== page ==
alternating path with free origin and terminus.
• - P - a path. C - a cycle.
• P - the numbers of edges in P
• C - the numbers of edges in C.

9
Properties of Matchings
Property 3.3 Let M be a matching and P an
augmenting path relative to M. Then the symmetric
difference of M and P, denoted M D P, is also a
matching of G and M D P M 1. M D P
(M\P) ? (P\M) Example.
v4
v1
v2
v3
v5
v4
v1
v2
v3
v5
M
(b)
(a)
u4
u1
u2
u3
u4
u1
u2
u3
v4
v1
v2
v3
v5
v4
v1
v2
v3
v5
P
M D P
(d)
(c)
u4
u1
u2
u3
u4
u1
u2
u3
Fig. 2
10
Properties of Matchings
Property 3.4 Let M and M be matchings in G.
Then, each connected component of M D M is one
of the following (1) an even cycle with edges
alternatively in M\M and M\M, or (2) a
path whose edges are alternatively in M\M and
M\M.
v4
v1
v2
v3
v5
v4
v1
v2
v3
v5
M
M
(a)
(b)
u4
u1
u2
u3
u4
u1
u2
u3
v4
v1
v2
v3
v5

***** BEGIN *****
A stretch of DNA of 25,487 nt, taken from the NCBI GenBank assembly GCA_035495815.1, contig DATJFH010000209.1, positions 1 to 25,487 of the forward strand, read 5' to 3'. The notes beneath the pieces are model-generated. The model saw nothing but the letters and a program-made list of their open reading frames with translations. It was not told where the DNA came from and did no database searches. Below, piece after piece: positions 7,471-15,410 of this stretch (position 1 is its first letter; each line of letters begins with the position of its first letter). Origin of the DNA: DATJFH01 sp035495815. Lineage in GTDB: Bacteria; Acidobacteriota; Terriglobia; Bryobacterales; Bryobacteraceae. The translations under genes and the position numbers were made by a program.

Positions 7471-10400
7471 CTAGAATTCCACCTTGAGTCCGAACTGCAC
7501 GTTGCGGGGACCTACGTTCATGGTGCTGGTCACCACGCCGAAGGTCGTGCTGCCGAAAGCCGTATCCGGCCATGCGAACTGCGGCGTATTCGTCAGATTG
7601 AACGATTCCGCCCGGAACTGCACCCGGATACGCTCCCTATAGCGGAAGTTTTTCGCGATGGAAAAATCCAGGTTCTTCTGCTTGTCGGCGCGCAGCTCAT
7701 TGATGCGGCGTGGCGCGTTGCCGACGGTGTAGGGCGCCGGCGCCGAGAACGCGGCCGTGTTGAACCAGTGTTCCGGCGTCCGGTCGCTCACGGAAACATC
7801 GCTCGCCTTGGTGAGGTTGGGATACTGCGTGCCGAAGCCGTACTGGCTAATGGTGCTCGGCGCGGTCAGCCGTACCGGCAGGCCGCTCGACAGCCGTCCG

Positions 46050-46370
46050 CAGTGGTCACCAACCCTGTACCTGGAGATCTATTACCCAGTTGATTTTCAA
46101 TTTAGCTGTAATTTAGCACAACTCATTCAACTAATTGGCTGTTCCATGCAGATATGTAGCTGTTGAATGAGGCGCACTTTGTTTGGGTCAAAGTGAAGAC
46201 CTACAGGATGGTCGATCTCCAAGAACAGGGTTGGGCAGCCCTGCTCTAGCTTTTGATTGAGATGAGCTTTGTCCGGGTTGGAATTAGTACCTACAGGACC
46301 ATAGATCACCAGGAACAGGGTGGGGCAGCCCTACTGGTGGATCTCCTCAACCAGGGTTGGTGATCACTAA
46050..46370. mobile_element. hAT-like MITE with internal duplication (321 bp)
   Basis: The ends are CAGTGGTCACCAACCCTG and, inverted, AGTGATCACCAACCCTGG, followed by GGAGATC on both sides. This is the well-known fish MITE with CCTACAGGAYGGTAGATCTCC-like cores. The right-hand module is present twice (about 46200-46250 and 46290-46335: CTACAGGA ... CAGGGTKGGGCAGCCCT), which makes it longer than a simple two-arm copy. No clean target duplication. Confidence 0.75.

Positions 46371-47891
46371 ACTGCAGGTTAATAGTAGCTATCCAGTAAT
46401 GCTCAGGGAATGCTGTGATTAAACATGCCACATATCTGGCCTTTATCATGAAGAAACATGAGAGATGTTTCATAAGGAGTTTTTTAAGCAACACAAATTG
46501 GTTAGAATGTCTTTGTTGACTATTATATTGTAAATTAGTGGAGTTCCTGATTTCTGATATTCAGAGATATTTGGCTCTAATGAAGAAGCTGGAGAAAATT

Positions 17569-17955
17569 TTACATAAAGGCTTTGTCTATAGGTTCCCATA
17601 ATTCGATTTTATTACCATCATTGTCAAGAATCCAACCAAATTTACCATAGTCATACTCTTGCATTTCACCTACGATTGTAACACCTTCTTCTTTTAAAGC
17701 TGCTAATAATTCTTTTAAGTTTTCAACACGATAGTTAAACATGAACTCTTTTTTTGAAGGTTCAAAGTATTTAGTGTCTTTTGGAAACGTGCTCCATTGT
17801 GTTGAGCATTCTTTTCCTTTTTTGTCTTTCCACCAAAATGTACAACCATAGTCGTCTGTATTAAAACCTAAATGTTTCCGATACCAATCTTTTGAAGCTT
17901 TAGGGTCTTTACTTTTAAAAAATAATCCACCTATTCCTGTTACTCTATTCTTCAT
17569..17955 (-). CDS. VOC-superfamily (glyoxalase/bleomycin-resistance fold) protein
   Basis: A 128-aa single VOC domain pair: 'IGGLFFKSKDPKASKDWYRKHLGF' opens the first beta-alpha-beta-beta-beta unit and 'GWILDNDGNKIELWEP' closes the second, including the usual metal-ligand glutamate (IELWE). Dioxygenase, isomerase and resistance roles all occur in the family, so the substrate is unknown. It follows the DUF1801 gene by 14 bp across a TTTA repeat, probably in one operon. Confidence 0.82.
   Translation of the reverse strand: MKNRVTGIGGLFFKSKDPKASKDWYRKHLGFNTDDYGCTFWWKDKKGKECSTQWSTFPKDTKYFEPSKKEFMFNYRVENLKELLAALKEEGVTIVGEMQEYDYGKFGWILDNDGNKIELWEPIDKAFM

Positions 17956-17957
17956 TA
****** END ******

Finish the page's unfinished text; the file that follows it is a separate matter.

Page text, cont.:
M D M
Fig. 3
(c)
u4
u1
u2
u3
11
Properties of Matchings
Proposition 3.5 Let M and M be matchings in G.
If M r, M s and s gt r, then M D M
contains at least s - r node-disjoint augmenting
paths relative to M. Proof. Let the components of
M D M be C1, C2, ..., Ck. Let f(Ci) Ci ? M
- Ci ? M (1 ? i ? k). Then it follows from
Property 3.4 that f(Ci) ? -1, 0, 1 for each 1 ?
i ? k. f(Ci) 1 if and only if Ci is an
augmenting path relative to M. To complete the
proof, we need only observe that M\M -
M\M M - M s - r. Thus, there are at
least s - r components with f(Ci) 1, and at
least s - r node-disjoint augmenting paths
relative to M.
12
Properties of Matchings
Combining Proposition 3.5 with Property 3.3, we
can deduce the following theorem (Berge,
1957). Theorem 3.6 M is a maximum matching if and